Taking niacin also might worsen allergies, gallbladder disease and symptoms of certain thyroid disorders. If you have diabetes, niacin can interfere with blood glucose control. Use niacin with caution if you have the complex form of arthritis gout. Niacin can cause an excess of uric acid in the blood (hyperuricemia), putting you at risk of gout.

If you’re pregnant, don’t take prescription niacin for high cholesterol. However, if needed to prevent or treat niacin deficiency, niacin is likely safe to take during pregnancy and in breast-feeding women when used in recommended amounts.

Figure 1. Niacin (Nicotinamide + Nicotinic acid)


Nicotinic acid deficiency

Severe niacin deficiency leads to pellagra, a disease characterized by a pigmented rash or brown discoloration on skin exposed to sunlight; the skin also develops a roughened, sunburned-like appearance 21). In addition, pellagra can cause a bright red tongue and changes in the digestive tract that lead to vomiting, constipation, or diarrhea. The neurological symptoms of pellagra can include depression; apathy; headache; fatigue; loss of memory that can progress to aggressive, paranoid, and suicidal behaviors; and auditory and visual hallucinations 22). As pellagra progresses, anorexia develops, and the affected individual eventually dies 23).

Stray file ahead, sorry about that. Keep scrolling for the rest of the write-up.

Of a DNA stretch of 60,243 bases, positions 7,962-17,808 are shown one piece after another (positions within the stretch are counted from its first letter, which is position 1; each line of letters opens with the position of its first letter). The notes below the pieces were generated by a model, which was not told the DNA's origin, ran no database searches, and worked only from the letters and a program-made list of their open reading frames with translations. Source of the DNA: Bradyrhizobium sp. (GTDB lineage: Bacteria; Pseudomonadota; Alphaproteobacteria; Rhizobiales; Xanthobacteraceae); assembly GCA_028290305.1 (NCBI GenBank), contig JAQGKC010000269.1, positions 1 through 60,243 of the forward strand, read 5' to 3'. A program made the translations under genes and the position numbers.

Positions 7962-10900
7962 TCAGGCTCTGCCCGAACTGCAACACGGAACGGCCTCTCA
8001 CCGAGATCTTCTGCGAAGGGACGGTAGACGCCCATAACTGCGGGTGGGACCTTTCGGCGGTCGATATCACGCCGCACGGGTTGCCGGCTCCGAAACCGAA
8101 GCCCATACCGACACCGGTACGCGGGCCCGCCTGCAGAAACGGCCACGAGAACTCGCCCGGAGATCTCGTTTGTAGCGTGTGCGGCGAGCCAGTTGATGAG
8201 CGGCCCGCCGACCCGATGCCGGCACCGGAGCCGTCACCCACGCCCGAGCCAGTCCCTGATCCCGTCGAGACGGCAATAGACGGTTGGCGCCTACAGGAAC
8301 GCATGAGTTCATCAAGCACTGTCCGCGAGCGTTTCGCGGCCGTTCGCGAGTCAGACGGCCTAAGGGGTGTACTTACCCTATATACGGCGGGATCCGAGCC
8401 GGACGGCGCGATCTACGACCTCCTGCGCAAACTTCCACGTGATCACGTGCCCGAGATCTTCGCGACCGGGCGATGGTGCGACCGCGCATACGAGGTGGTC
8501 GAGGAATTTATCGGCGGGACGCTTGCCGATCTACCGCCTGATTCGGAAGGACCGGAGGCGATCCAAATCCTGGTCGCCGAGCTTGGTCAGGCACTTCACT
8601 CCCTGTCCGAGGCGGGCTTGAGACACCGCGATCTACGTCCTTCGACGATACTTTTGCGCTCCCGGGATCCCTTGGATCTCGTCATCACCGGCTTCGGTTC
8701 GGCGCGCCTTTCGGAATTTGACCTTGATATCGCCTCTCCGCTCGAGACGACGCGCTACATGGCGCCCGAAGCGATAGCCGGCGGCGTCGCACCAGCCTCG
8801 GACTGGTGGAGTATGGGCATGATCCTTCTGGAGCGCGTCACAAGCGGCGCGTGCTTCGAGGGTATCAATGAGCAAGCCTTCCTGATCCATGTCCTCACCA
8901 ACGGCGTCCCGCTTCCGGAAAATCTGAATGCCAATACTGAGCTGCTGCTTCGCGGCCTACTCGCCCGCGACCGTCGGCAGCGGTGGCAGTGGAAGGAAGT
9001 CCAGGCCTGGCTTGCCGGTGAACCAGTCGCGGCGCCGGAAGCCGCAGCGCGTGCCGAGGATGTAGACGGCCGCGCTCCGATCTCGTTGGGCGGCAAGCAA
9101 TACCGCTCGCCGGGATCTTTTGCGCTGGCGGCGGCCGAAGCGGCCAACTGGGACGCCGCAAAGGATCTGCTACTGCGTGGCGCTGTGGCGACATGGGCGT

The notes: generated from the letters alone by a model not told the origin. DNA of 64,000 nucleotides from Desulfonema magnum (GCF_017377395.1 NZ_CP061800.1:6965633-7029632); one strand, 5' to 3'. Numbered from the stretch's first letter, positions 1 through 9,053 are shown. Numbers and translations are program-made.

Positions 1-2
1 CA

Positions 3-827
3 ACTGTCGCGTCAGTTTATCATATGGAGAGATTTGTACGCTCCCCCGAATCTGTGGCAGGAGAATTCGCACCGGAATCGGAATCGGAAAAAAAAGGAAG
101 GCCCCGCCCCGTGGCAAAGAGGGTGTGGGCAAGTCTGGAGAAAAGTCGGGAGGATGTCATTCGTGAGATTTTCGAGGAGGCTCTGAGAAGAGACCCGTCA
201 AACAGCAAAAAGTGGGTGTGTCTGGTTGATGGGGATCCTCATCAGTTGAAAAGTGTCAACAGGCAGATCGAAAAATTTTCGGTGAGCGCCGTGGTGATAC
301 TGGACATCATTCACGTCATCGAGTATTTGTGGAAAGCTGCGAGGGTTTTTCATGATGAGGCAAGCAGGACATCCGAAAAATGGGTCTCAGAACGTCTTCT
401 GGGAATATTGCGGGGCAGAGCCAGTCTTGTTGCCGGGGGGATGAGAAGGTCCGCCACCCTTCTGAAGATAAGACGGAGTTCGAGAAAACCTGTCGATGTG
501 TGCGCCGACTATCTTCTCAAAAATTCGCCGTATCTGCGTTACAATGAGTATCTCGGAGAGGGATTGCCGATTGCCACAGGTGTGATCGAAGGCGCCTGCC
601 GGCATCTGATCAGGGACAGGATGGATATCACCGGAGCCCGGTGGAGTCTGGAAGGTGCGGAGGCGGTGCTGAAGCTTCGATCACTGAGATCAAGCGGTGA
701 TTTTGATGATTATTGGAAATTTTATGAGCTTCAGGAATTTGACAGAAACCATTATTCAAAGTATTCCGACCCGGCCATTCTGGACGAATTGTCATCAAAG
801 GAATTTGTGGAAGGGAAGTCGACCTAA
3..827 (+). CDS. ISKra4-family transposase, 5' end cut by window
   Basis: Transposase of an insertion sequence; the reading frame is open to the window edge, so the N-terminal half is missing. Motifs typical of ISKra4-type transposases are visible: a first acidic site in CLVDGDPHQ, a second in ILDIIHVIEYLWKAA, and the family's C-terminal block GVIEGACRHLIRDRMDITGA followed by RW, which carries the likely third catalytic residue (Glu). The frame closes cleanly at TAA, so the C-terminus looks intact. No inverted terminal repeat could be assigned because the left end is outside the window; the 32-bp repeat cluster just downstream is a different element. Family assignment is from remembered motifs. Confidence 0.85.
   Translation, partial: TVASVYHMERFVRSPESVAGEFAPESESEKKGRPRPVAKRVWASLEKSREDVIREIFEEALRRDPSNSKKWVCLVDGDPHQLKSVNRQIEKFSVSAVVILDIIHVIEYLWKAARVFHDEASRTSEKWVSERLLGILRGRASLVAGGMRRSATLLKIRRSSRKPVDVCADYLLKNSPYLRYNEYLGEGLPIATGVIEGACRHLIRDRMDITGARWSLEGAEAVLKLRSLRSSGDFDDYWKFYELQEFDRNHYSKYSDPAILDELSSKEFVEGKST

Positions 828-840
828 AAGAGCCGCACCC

The symptoms of pellagra include:

  • Digestive problems
  • Inflamed skin
  • Mental impairment

Pellagra is uncommon in industrialized populations and is mostly limited to people living in poverty, such as refugees and displaced people who eat very limited diets low in niacin and protein 24). Pellagra was not uncommon in the early 20th century among individuals living in poverty in the southern United States and parts of Europe whose limited diets consisted mainly of corn 25). The World Health Organization (WHO) recommends treating pellagra with 300 mg/day nicotinamide in divided doses for 3-4 weeks along with a B-complex or yeast product to treat likely deficiencies in other B vitamins 26).

Although frank niacin deficiencies leading to pellagra are very rare in the United States, some individuals have marginal or low niacin status 27).

Groups at risk of Niacin Inadequacy

Niacin inadequacy usually arises from insufficient intakes of foods containing niacin and tryptophan. It can also be caused by factors that reduce the conversion of tryptophan to niacin, such as low intakes of other nutrients 28). The following groups are among those most likely to have inadequate niacin status.